temppeternh is offline  
Old Apr 21st, 2024, 01:25 PM
  #9  
 
Join Date: Oct 2010
Posts: 419
Likes: 0
Received 0 Likes on 0 Posts
Originally Posted by arthurmoore9630
- can we exchange pounds directly to Yuan in Hong Kong, or do we have to do this in China?
Yuan can be purchased in Hong Kong, and the best rates are available from small backstreet money exchanges to the east of Nathan Road in Tsim Sha Tsui, where you can walk from one to another checking their rates. Having said that I didn't notice any of these when I was there a few weeks ago, but then I wasn't looking.

However, this is not the best way to go.

ATMs (bank machine) that accept foreign bank cards are legion, and these will give you the best rate from your own currency. Rules vary, but you may be limited to ¥3000 per withdrawal, yet able to make multiple withdrawals (although it takes a long time to get through ¥3000 in China). Although for many banks it is unnecessary these days, as a precaution you should notify yours of your intention to use your card for this purpose in China.

But note that cash is less popular than electronic payments, and you'll need to use the large ¥100 notes you receive at larger institutions (e.g. hotels) in order to obtain smaller notes. Some places do so few cash transactions that they have little change, and in a few cases operations are electronic only, and will only take your cash if you have exactly the right money.

It is worthwhile downloading the Alipay App (note there is a different version for use in Hong Kong, but which expects you to provide a local number, so is of less use—and cash is still plentiful there anyway) and linking it to your credit card (it doesn't seem to like debit cards). But again you should notify your card issuer, as some baulk at China payments and will require verification via text or call every time you attempt to use the app. I found this rendered the app usable (and I'm about to have words with my card issuer about that). But it is possible to survive on cash alone if you hoard smaller bills.

Originally Posted by arthurmoore9630
- If we cannot get Yuan in Hong Kong, can we get Yuan at the railway station after passport control - even if only enough for snacks and drinks on the train?
At any conventional railway station you are bound to find plenty of nearby banks. The new high-speed railway stations are often in new-built suburbs and banks/bank machines not so guaranteed, although there will usually be something. Nanning East, for instance (also in Guangxi Province) is entirely bank-free. Luckily the staff of my hotel (not many of those, either) got the GM to drive me ten minutes away so I could use one. If you can make Alipay function (quiz your credit card provider) then the possibility of an immediate shortage of cash goes away, however. Subway systems, buses, taxis, even people selling fruit at the side of the road all use electronic payments. Google Maps isn't remotely as useful in China as its locally produced equivalents, but using it to look up the station and then scanning the area for 'ATMs' can be helpful. Card issuers also have websites of the locations of compatible machines, although these are rarely up-to-date.

Originally Posted by arthurmoore9630
- are credit cards any use in China?
Yes, but not as often as the signs indicating their acceptance appear. Often only domestic versions will work. But in general society has moved on to direct debit via phone app. If you're in a souvenir shop and they take foreign cards you can be quite certain you're being taken to the cleaners, and shouldn't shop there at all.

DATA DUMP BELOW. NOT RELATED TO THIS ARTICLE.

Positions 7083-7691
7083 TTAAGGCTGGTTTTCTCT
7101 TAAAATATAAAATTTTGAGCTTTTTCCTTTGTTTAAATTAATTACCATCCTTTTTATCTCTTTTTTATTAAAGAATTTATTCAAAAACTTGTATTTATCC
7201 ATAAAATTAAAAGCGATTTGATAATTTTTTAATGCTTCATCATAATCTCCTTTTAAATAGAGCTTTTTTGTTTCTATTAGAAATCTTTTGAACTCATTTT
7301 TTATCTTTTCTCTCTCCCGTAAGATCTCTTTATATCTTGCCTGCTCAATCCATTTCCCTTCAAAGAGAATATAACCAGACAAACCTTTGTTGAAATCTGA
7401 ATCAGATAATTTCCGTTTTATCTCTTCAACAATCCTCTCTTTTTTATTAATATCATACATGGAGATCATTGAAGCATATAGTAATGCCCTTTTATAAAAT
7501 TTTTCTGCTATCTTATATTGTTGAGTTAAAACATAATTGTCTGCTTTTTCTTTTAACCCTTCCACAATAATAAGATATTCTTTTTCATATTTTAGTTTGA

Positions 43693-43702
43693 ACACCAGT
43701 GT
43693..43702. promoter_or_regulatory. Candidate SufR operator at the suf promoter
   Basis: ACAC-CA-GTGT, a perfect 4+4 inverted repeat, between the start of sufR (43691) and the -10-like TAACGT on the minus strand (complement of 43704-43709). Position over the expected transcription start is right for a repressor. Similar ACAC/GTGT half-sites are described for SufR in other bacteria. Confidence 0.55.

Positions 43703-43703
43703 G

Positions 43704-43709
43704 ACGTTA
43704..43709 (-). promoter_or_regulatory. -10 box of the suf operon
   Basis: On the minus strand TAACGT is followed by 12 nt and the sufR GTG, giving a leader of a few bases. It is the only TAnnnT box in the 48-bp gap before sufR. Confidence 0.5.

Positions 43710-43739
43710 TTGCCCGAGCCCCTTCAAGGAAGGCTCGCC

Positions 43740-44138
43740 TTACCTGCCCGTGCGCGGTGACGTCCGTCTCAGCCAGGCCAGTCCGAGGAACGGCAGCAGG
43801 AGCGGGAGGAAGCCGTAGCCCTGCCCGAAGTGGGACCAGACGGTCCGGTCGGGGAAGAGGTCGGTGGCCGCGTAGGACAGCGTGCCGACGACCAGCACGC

There's also a problem with DCC, or direct currency conversion. This is where the card machine offers you the choice of paying in ¥RMB or in your own currency. Wherever you are in the world you should always choose to pay in the local currency, and let the credit card do the conversion, unless you want to pay around 7% more than necessary. The problem in China is that that option may not be offered, and the local DCC rate foisted upon you, or that rate is used regardless of your selection. Some caution is necessary. Some people resort to writing on receipts '¥RMB only' in order to smooth arguments with the credit card company when inappropriate charges appear.

Originally Posted by arthurmoore9630
- how much should we tip guides and drivers per day?
Nothing whatsoever. There is no tradition of tipping in China. You negotiate a price, and that's the price you pay, and not a penny more. Anyone who tries to hint or persuade otherwise (and it's always someone with an interest in the outcome) is simply cheating you. And that's on top of the kick-backs they receive from hotels, all but the most major sights, and all the shopping you do in their presence (when you'll pay many multiples too much for anything you buy--not two or three times, but as much as 15 or 20 times). The corruption of the Chinese travel industry is so vast it can be seen from space, and even if China were a culture that practised tipping it would not be appropriate in this case.
temppeternh is offline  
Old Apr 21st, 2024, 03:29 PM
  #10  
kja
 
Join Date: Dec 2006
Posts: 23,151
Likes: 0
Received 0 Likes on 0 Posts
Nice to see you posting again, PNH!
kja is offline  

Posting Rules
You may not post new threads
You may not post replies
You may not post attachments
You may not edit your posts

BB code is On
Smilies are On
[IMG] code is On
HTML code is Off
Trackbacks are Off
Pingbacks are Off
Refbacks are On


Thread Tools
Search this Thread

Contact Us - Manage Preferences - Archive - Advertising - Cookie Policy - Privacy Statement - Your Privacy Choices -